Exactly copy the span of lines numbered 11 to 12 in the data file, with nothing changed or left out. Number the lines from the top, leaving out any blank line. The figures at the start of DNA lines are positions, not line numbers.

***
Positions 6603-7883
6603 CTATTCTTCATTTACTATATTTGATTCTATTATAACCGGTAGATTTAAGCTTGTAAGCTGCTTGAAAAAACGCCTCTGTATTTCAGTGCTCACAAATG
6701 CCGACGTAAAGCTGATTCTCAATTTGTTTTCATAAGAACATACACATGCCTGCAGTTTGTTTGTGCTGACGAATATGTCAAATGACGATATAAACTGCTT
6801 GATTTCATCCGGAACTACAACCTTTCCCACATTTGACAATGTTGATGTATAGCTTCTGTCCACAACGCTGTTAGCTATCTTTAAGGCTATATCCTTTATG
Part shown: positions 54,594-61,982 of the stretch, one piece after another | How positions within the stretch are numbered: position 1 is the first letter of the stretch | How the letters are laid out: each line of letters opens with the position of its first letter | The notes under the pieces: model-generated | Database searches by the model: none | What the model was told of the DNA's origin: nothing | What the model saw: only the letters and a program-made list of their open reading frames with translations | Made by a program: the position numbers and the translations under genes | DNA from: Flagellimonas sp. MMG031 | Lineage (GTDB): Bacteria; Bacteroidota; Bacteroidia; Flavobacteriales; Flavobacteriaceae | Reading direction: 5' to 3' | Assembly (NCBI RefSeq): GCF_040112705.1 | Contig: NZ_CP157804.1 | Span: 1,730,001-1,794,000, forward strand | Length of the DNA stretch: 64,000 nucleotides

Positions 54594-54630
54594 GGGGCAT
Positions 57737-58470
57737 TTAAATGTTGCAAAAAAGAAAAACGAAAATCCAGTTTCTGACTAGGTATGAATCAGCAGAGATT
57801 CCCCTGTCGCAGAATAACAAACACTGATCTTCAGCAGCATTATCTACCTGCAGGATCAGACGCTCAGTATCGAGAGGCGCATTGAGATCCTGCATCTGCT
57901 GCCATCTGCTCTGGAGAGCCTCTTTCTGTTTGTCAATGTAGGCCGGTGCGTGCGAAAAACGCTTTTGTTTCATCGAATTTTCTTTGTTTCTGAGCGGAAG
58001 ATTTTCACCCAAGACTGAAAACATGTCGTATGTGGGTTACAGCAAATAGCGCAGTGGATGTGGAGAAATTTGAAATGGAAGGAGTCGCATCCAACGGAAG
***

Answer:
57901 GCCATCTGCTCTGGAGAGCCTCTTTCTGTTTGTCAATGTAGGCCGGTGCGTGCGAAAAACGCTTTTGTTTCATCGAATTTTCTTTGTTTCTGAGCGGAAG
58001 ATTTTCACCCAAGACTGAAAACATGTCGTATGTGGGTTACAGCAAATAGCGCAGTGGATGTGGAGAAATTTGAAATGGAAGGAGTCGCATCCAACGGAAG